Harvesting an entire animal and letting nothing go to waste is important to me. It pays respect to the animal and is a sustainable practice. We were all taught as children that Native Americans and Eskimos used every piece of the animals they hunted – skin for leather, fur for coats and blankets, etc. It’s just one more reason weighing on my shoulders that I should try to eat eggs, just like I try to eat offal, use bones for stock and all of the other parts of the animal suited for consumption.
Eggs are an incredibly transformative ingredient. Aside from the traditional methods of cooking and preparing eggs, eggs act as a binder in meatloaf, when whipped with oil they create mayonnaise, and when added to to flour with butter and sugar can create the most moist quick breads. Michael Ruhlman wrote an entire book on eggs, going so far as to call them divine.
“If you could choose to master a single ingredient, no choice would teach you more about cooking than the egg. It is an end in itself; it’s a multipurpose ingredients; it’s an all-purpose garnish; it’s an invaluable tool. The egg teaches your hands finesse and delicacy. It helps your arms develop strength and stamina. It instructs in the way proteins behave in heat and in the powerful ways we can change food mechanically. It’s a lever for getting other foods to behave in great ways. Learn to take the egg to its many differing ends, and you’ve enlarged your culinary repertoire by a factor of ten.” – Michael Ruhlman, Rhulman’s Twenty, p. 104
Okay, he’s convinced me. But I must consult my favorite scientist. Harold McGee devotes over 100 pages to eggs in On Food and Cooking, but this excerpt I found to be most interesting:
“Neither familiarity nor fear should obscure eggs’ great versatility. Their contents are primal, the unstructured stuff of life. This is why they are protean, why the cook can use them to generate such a variety of structures, from a light, insubstantial meringue to a dense, lingeringly rich custard. Eggs reconcile oil and water in a host of smooth sauces; they refine the texture of candies and ice creams; they give flavor, substance, and nutritiousness to soups, drinks, breads, pastas, and cakes; they put a shine on pastries; they clarify meat stocks and wines. On their own, they’re amenable to being boiled, fried, deep-fried, baked, roasted, pickled, and fermented.” Harold McGee, On Food and Cooking, p.69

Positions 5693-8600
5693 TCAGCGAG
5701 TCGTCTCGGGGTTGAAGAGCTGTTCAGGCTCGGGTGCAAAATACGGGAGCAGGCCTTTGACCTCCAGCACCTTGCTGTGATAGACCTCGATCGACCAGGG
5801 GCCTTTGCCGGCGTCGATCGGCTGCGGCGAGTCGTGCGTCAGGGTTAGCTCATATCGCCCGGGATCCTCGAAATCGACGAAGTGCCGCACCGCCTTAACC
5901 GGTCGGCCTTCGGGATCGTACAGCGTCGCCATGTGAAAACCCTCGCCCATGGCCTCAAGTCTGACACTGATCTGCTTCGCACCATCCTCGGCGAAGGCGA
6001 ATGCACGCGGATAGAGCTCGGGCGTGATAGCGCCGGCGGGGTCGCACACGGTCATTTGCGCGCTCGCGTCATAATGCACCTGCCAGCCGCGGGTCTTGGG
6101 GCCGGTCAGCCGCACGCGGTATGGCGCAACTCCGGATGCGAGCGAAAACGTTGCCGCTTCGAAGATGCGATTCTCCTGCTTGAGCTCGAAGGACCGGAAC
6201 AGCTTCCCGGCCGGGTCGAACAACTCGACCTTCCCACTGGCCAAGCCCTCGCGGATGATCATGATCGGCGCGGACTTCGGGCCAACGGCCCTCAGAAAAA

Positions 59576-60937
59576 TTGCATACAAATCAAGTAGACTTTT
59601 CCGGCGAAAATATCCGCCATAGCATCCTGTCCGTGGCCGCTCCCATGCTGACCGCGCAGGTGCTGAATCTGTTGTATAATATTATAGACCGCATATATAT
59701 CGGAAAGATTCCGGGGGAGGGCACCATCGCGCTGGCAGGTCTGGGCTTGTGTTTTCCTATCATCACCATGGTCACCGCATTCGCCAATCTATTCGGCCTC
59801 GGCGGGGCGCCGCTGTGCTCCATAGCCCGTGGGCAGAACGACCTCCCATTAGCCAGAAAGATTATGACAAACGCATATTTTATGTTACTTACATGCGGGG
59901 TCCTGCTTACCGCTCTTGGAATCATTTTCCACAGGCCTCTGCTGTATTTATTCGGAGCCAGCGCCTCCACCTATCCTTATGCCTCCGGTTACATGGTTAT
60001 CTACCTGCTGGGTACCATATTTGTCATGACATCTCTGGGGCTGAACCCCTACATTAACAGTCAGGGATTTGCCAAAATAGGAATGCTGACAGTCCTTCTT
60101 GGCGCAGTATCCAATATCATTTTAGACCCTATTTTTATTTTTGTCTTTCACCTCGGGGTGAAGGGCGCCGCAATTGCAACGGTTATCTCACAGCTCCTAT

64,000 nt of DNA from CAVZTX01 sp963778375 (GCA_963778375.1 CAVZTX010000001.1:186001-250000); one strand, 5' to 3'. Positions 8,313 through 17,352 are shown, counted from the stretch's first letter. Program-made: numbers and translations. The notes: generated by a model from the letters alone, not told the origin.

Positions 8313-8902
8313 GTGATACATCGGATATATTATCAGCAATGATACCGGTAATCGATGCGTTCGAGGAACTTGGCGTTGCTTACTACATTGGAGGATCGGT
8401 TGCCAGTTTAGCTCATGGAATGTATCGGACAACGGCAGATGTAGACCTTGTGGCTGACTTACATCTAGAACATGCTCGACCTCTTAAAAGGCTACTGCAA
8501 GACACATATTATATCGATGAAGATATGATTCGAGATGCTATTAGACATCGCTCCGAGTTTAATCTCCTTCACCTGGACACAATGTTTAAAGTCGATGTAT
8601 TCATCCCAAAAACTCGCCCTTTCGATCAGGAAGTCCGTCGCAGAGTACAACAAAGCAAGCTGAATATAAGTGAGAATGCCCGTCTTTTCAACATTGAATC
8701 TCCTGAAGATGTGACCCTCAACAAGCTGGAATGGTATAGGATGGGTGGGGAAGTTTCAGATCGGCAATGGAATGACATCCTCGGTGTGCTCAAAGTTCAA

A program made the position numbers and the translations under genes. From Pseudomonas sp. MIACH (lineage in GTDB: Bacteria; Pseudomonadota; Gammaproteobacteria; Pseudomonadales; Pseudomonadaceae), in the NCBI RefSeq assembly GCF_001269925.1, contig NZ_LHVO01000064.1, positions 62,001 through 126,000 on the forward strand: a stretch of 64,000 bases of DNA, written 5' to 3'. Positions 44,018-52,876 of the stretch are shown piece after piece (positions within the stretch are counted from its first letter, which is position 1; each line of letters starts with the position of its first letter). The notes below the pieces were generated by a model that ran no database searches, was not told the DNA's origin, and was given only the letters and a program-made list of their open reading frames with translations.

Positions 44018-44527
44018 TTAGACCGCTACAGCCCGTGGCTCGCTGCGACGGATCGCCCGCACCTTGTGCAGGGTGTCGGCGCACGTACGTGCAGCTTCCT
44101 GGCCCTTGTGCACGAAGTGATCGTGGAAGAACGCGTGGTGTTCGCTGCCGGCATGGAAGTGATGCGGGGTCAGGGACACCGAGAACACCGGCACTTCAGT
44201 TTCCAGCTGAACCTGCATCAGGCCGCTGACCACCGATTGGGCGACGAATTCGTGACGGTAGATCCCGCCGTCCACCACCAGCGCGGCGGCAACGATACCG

I understand, I really do. And oddly enough, my love of food is winning over my distaste of eggs. No longer can I look at an egg and think yuck, but I see an ingredient that begs me to crack it open and experiment with what’s inside.
As I type these last few words, I’m munching on the yolk of hard boiled eggs, mixed with mayonnaise (is that egg inception?), mustard, salt, paprika and chives, spread ever so thinly on a Ritz cracker. I’d be lying if I didn’t say I am still not in love with the egg, but as with all things, introducing myself into a new world will inevitably take time. Who knows, maybe the egg is lost on me. At least I will go down trying.